State budget cuts spell tough times for teachers going back to school


As teachers return to school, they're preparing for more than just new students and new lesson plans. They're preparing to face a year of tough budget constraints.

Lois Porter is one of the many teachers who will be doing her best. After 40 years as a teacher in several states and nine years as a substitute in the county, Mrs. Porter will join the school system at Old Mill Middle School South this fall.

"I just love teaching," Mrs. Porter said. "I refuse to give it up as long as I'm able to make a contribution. I think that's the important thing."

Such devotion seems almost mandatory in these days of frozen budgets and strained resources.

"Teachers are very concerned, even frightened," said Teachers Association of Anne Arundel County President Thomas J. Paolino. "Before this weekend, teachers were concerned with the fact that they haven't had a raise in two years. Funds for materials of instruction have been cut. Many of our schools are at capacity or over capacity. We're establishing schools in trailers.

"Now, there's even more to worry about. The governor has said we can expect additional cuts. There will be more of a strain on education. But despite all that, teachers still will be doing their best," Mr. Paolino added.

Mrs. Porter, who doesn't like to reveal her age, began her career in Orlando, Fla. as an elementary school teacher. She later moved on to middle-school students.

"They are challenging," Mrs. Porter said. "They need to have teachers that love them. I do. I think that's what makes me successful at teaching."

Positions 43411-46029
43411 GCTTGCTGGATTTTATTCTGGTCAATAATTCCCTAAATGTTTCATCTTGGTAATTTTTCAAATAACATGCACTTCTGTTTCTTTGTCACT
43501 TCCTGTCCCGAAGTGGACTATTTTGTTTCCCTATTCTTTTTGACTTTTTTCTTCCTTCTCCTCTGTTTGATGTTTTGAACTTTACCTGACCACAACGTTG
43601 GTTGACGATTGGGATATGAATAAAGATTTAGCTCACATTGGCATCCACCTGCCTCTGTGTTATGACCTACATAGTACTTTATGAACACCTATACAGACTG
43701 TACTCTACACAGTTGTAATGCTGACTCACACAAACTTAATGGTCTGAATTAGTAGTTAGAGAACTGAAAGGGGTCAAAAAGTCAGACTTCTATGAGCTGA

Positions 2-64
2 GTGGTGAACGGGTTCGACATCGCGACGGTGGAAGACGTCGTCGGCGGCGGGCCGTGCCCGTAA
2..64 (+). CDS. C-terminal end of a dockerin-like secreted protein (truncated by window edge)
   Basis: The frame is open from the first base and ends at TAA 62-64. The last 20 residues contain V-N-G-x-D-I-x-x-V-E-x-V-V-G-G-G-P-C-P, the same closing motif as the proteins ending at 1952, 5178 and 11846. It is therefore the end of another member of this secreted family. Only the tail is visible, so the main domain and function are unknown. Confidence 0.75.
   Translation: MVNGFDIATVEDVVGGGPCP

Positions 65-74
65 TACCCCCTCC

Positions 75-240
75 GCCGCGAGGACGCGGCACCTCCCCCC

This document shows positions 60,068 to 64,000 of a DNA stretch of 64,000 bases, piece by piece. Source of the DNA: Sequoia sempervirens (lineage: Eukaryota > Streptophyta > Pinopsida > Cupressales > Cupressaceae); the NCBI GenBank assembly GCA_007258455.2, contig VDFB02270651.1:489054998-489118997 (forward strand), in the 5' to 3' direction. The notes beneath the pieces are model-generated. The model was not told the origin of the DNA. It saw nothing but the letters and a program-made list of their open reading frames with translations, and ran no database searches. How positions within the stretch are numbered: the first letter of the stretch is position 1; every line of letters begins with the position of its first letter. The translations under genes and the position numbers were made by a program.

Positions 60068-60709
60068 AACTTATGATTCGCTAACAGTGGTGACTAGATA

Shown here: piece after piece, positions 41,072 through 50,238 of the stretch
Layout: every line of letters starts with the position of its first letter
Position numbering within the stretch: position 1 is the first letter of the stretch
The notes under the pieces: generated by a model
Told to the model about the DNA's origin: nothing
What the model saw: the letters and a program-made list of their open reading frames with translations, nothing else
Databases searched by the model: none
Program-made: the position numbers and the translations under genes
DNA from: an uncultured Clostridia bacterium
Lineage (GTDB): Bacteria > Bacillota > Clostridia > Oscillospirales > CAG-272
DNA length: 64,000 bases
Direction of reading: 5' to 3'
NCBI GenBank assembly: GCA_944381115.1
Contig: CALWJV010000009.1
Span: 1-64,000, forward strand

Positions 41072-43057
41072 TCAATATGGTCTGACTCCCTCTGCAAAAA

Mrs. Porter said she longed to get back into teaching full-time in the county, but never found a full-time position. After working from October to June as a long-term substitute, Mrs. Porter said she decided she would not work as a long-term substitute again.

"I was doing the same work as a contractual teacher, but for half the price," she said. "I think if you're going to put that many hours into a job, then you ought to be compensated."

The school system apparently agreed, hiring Mrs. Porter to teach four seventh-grade classes -- two language arts and two social studies.

During her 40 years as a teacher, Mrs. Porter said she has seen many changes -- positive and negative -- in schools and students.

"The biggest difference is the discipline problem," she said. "When I began teaching, if you had one disruptive student in the classroom, it was rare. Now, if you have four or five students who aren't some sort of discipline problem, it's rare.

"Students are now coming to the schools with so many problems. Teachers are having to be all things to all children. You have to be mother, father and counselor. Students are almost spending more time with teachers than with their parents. The change in society has caused teachers to spend much more time disciplining than teaching.

"Teachers are competing with the outside influences of video games and television," she added. "Their minds are going in so many different directions. We have to work a little harder to keep them focused."

She said television, however, also has proven an asset to teaching. Years ago, teachers were fortunate if they had a filmstrip to accompany a lesson. Now, many companies automatically include videotapes and visual materials to assist teachers with their lesson plans.

"A teacher just has to keep things interesting because kids are so easily bored," Mrs. Porter added.

As she talks about her love of students and the need for other teachers to feel the same way, Mrs. Porter becomes teary-eyed. She recalls a young man who went to the school's principal to report she was harassing him. Mrs. Porter said she told the young man she would never ask him to do another thing if he didn't want her to show how much she cared.

"I told him I ask you to do your work and your homework because I love you," she said. "I saw that young man in the mall two or three months ago and he came up and gave me a hug. That's what makes it all worthwhile."

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